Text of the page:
A sharp fall in the number of acres sown to potatoes, combined with a yield reduction of 20-30pc have pushed the price of the humble spud to its highest level in over 20 years.
Potatoes are currently making €500-600/t bulk ex-farm, almost triple what they were worth at the same time last year.
However, the current high prices are only just enough to help potato growers out of the debts they incurred in the past two years, the IFA maintained.
"Potato growers lost around €25m last year, selling their crop for just €140-180/t bulk," said IFA potato expert Matt Molloy.
"What they are getting for spuds this year will just about get them out of the hole they were in for the past few years."
With around 85pc of the national potato harvest now complete, it looks like potato yields for this year are down 20-30pc.
Cold and wet weather cut both the number and size of potato tubers on each plant, slashing the tonnage of spuds harvested per acre.
The yield reduction came on top of a 25pc fall in the acreage sown to potatoes as growers took 7,500ac of the crop out of production.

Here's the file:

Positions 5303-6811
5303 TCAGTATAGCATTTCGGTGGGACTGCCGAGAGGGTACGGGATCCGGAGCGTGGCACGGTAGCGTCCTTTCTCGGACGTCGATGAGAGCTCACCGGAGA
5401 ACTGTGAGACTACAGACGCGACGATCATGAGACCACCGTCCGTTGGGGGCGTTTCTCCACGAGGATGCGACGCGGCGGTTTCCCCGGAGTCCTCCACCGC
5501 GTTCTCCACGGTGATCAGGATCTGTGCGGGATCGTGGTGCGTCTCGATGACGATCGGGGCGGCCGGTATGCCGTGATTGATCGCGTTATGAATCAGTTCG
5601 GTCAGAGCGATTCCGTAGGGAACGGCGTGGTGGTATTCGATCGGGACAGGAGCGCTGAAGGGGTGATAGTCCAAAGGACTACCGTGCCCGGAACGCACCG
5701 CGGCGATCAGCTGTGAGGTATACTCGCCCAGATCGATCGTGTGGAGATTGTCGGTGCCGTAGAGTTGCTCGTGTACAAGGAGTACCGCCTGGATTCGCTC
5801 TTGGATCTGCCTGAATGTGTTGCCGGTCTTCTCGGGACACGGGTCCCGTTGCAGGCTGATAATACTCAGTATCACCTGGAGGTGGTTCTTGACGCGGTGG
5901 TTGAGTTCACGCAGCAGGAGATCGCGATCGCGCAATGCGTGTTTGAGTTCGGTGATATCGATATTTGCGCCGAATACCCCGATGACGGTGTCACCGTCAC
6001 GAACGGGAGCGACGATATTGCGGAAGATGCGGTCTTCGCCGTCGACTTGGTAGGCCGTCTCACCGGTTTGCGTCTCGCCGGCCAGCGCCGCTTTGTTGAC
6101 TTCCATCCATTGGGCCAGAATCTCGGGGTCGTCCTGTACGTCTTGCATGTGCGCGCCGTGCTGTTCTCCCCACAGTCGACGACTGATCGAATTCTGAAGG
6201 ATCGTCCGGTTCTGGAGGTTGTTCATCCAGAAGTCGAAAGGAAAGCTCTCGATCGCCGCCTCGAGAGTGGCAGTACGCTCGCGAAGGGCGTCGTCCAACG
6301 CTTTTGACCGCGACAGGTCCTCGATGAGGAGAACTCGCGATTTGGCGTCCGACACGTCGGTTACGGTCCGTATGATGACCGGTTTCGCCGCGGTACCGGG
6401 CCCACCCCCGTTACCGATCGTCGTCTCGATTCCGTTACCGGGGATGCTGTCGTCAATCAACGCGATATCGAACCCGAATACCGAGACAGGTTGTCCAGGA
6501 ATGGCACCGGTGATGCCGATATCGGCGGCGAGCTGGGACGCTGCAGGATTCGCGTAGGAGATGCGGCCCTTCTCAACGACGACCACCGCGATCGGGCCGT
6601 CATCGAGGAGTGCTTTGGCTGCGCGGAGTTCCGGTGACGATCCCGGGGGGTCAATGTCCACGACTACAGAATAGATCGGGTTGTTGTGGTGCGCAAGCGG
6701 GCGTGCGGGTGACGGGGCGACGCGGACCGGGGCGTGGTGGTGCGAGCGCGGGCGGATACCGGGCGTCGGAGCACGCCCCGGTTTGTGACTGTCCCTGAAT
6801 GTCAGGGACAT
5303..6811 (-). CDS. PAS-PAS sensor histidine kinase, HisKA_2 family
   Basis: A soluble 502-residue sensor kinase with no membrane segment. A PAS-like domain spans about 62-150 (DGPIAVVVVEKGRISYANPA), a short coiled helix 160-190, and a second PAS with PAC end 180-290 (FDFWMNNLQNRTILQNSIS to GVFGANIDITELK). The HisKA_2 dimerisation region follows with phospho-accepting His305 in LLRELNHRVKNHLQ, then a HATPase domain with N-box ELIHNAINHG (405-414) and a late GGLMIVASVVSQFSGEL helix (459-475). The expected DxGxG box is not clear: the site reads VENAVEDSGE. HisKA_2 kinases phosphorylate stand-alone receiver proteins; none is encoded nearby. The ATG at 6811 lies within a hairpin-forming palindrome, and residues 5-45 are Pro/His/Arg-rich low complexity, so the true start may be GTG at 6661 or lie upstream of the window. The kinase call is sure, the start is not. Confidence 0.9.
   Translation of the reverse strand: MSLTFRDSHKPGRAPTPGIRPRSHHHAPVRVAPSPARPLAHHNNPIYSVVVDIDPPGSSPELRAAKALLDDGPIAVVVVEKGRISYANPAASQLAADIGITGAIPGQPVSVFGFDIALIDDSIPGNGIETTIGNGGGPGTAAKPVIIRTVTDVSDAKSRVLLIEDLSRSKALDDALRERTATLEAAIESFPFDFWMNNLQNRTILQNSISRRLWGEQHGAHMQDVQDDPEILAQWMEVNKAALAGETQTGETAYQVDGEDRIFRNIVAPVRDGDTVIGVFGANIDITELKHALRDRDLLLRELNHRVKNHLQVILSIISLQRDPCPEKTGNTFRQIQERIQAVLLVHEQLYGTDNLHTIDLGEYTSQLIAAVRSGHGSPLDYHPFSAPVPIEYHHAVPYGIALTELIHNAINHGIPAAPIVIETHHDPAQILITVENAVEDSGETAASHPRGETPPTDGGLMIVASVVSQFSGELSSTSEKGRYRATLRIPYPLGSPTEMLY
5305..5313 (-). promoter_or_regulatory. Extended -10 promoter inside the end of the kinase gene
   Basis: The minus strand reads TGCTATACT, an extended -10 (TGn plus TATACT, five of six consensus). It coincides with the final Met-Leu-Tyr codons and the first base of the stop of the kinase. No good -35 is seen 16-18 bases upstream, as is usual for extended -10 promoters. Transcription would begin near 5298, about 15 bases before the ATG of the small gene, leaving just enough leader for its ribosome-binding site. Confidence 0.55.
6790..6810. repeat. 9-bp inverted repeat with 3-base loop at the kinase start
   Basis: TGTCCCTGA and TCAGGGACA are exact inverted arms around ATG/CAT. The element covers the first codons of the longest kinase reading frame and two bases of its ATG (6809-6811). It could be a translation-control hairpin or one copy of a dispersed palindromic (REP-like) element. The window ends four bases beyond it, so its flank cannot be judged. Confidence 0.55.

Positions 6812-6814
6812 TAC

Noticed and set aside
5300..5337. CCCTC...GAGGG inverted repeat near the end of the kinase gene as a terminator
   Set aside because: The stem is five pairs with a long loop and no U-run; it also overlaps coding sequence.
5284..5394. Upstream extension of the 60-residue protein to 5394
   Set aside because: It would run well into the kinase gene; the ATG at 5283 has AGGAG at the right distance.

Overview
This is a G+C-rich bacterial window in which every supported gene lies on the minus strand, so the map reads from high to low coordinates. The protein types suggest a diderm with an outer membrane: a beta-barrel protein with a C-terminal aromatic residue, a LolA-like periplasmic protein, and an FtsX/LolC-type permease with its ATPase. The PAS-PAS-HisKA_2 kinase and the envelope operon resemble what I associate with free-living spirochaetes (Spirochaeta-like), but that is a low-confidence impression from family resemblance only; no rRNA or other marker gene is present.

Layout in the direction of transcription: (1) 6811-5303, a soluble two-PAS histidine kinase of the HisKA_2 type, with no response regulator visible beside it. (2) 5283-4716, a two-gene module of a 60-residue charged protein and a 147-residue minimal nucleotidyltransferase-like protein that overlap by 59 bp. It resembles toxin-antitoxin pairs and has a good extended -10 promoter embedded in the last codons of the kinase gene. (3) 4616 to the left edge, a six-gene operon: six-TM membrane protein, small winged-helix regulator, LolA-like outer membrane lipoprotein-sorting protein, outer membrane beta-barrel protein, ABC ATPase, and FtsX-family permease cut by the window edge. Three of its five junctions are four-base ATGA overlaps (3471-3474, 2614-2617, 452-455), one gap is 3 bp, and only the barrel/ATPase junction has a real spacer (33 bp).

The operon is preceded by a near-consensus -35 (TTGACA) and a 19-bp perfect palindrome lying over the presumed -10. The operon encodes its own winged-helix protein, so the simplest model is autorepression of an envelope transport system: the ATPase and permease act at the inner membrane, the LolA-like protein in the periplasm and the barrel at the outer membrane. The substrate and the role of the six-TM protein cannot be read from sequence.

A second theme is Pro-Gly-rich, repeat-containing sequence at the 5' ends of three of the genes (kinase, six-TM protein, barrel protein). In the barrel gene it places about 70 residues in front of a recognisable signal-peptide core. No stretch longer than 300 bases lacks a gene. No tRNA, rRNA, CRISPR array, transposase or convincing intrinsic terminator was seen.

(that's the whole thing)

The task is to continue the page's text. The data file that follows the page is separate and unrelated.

"Growers simply got out because they couldn't make any profit as the supermarket multiples engaged in prices wars on potatoes and other vegetables," maintained Mr Molloy.
The shortfall in potato supplies in Ireland is being mirrored elsewhere in Europe after the weather took a major toll on crops.
The North-Western European Potato Growers Association has predicted a 16.7pc fall in the amount of potatoes harvested in Germany, Belgium, France, Britain and the Netherlands in 2012 compared to 2011.
The fall is the equivalent of a 10cp reduction on the five-year average for those countries.
The potato harvest in Britain is expected to finish 25pc lower than 2011, because of a five per cent reduction in acreage and poor yields of 37.4t/ha.